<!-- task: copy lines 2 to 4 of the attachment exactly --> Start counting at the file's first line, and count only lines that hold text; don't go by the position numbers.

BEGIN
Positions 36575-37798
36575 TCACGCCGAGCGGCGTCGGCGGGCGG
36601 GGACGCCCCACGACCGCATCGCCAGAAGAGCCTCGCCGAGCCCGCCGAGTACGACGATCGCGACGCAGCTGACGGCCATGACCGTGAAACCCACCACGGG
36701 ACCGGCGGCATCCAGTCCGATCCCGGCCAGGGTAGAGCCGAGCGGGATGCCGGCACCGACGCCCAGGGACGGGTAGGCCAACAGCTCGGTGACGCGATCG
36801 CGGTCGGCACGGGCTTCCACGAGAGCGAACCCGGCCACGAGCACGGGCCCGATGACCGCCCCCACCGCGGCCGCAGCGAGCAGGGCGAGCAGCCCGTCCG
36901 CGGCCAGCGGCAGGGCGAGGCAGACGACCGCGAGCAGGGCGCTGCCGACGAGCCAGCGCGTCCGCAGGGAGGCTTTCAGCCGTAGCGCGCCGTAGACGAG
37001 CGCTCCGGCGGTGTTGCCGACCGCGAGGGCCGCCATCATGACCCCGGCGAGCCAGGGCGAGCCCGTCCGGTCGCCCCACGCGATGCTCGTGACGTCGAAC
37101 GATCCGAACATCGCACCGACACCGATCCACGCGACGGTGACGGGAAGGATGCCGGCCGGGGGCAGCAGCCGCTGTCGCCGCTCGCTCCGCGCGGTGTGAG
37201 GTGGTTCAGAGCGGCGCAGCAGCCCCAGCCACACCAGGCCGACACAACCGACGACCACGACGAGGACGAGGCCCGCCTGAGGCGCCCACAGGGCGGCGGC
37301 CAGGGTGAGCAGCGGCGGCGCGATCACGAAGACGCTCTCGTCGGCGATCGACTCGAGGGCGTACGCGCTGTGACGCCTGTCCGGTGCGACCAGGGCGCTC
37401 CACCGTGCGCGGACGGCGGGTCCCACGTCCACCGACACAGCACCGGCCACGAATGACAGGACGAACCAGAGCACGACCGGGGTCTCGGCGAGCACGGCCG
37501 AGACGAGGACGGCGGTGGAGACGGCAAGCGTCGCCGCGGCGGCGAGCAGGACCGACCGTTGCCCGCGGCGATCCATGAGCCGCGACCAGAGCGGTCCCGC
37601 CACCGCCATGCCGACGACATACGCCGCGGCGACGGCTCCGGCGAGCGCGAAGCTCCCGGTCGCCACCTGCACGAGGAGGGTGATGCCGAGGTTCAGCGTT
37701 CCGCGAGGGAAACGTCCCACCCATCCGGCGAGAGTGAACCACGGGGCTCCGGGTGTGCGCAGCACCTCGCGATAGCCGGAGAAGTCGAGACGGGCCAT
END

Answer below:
36575 TCACGCCGAGCGGCGTCGGCGGGCGG
36601 GGACGCCCCACGACCGCATCGCCAGAAGAGCCTCGCCGAGCCCGCCGAGTACGACGATCGCGACGCAGCTGACGGCCATGACCGTGAAACCCACCACGGG
36701 ACCGGCGGCATCCAGTCCGATCCCGGCCAGGGTAGAGCCGAGCGGGATGCCGGCACCGACGCCCAGGGACGGGTAGGCCAACAGCTCGGTGACGCGATCG